Automated pallet putaway solutions have been around for a long time. SSI Schafer is one of the most cutting edge companies for warehouse automation and there's some incredible stuff. Where it falls down is you have got to be very strict in ensuring suppliers adhere to keeping goods within pallet edges etc. Another issue is the capital investment, as an example, you spend a fortune building a highly automated picking warehouse that collates orders consisting of several items. Then suddenly the consumer trend moves to small or even single item orders and your stuffed. Or a parcel company gives a very sharp rate for cartons of a certain size. You adapt your warehouse then find they change this. It seems very unlikely at the moment but, with this example, you could get caught by wooden pallets becoming obsolete. Things change very fast now.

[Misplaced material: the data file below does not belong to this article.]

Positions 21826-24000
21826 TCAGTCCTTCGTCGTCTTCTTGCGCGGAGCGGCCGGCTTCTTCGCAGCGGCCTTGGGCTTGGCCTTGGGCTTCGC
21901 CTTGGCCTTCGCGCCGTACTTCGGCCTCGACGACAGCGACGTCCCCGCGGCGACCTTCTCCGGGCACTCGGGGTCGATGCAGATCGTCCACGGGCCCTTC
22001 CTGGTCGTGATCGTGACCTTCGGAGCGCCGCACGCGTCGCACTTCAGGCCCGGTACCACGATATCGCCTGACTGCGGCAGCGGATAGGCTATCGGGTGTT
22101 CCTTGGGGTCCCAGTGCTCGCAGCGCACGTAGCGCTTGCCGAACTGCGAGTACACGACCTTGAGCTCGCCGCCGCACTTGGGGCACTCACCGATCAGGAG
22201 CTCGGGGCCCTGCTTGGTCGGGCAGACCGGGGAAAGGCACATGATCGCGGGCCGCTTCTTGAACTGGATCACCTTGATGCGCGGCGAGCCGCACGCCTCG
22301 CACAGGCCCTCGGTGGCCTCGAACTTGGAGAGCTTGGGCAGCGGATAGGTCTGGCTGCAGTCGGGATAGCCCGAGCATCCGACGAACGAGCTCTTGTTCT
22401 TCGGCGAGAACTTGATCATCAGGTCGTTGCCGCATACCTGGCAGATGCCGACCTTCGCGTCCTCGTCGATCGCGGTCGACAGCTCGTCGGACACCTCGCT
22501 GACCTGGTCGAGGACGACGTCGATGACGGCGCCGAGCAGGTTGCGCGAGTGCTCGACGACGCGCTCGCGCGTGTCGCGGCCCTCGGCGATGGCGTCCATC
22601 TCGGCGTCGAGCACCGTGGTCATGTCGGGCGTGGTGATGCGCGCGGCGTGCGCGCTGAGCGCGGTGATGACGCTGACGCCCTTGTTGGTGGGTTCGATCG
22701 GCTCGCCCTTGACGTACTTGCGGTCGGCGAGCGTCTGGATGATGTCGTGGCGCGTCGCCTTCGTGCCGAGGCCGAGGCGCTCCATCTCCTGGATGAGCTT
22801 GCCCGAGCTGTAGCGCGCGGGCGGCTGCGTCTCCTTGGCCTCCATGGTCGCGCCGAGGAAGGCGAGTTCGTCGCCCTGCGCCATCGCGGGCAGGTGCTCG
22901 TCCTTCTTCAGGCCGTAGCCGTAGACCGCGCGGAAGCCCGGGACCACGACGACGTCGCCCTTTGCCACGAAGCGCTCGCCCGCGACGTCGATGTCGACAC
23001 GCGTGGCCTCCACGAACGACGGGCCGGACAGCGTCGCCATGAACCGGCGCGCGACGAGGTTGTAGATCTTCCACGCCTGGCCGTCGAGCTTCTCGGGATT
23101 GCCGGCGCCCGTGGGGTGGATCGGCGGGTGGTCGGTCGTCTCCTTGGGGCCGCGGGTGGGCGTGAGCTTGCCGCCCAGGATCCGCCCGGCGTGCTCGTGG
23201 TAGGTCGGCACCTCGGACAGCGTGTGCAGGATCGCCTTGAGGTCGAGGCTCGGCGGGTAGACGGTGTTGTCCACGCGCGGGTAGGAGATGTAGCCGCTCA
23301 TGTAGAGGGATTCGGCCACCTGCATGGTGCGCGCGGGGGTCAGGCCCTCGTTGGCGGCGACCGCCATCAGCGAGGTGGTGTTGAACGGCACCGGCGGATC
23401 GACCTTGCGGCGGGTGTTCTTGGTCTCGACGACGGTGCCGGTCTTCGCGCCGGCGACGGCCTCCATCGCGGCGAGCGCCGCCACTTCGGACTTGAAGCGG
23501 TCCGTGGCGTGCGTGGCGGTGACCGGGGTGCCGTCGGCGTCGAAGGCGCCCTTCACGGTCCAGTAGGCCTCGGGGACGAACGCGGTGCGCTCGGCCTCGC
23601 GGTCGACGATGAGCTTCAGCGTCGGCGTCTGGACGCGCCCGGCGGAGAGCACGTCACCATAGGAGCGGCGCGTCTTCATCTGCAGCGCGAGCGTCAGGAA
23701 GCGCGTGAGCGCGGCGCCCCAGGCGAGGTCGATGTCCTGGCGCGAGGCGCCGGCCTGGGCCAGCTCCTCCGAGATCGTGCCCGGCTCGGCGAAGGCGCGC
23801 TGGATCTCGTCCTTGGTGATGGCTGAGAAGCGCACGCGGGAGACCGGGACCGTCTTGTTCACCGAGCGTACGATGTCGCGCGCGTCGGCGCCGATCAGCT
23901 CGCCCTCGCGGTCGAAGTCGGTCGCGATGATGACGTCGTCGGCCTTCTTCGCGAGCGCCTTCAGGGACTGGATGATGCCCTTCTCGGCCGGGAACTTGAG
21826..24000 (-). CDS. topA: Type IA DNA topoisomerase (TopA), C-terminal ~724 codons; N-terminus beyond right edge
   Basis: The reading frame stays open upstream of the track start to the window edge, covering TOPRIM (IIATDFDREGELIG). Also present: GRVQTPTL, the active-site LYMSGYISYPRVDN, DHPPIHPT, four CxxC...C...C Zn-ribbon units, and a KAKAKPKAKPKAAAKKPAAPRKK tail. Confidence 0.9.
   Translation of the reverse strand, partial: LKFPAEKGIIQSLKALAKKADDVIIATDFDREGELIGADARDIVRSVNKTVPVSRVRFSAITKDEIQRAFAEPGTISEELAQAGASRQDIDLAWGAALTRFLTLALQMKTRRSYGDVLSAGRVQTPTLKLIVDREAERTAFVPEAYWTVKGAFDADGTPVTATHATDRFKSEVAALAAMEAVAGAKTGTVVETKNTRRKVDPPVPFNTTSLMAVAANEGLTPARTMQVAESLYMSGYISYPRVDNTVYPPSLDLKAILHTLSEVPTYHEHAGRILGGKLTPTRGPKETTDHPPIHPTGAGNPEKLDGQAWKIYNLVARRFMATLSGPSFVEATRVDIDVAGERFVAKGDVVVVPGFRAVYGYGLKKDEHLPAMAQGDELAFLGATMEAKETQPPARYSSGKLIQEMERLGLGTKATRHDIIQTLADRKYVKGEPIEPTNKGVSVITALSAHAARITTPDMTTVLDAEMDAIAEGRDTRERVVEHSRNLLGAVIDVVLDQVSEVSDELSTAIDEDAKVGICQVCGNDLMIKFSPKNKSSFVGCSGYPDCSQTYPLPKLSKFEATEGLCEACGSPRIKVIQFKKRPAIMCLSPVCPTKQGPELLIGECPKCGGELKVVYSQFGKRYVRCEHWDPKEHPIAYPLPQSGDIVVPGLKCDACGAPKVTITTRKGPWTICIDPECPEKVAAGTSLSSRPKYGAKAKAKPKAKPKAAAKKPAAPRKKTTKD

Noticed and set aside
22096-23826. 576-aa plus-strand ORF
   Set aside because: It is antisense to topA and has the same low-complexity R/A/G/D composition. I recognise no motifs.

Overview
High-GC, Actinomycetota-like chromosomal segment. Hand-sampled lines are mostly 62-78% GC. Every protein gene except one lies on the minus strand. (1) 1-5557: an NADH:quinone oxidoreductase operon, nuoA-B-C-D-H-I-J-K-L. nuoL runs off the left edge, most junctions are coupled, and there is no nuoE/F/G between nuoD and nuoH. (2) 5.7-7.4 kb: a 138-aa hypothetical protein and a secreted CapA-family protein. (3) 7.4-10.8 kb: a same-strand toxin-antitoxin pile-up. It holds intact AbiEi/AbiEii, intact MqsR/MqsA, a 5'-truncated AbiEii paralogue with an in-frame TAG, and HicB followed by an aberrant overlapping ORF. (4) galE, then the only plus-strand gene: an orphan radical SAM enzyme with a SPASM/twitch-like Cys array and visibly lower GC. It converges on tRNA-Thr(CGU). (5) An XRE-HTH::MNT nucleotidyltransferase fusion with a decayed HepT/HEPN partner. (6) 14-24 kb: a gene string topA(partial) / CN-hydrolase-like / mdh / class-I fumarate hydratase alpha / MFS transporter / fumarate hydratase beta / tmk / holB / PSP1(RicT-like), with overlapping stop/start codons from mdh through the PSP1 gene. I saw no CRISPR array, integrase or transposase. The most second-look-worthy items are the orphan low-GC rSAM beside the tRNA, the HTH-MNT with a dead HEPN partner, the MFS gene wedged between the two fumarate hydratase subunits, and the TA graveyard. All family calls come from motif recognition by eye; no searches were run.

These videos are definitely worth a watch for anyone who thinks automation will create as many jobs as it destroys.

I was driving down the M6 from Liverpool (on my way back from Ireland) and noticed the thousands and thousands of lorry drivers who would be made redundant in the next 10 years as lorys drive themselves.

Spoke to a few of them on the ferry, nice chaps around 55 to 60 with little other job prospects - usually have a good life story to tell.

I think it's ok for a good while. They haven't even managed to automate trailer hitching, for lorries, yet. It's certainly at higher risk with the High St dying and it increasingly moves to motorway trunking. Although I have my doubts that regional distribution centres are they way the trend is going long term.

Edited by SNACR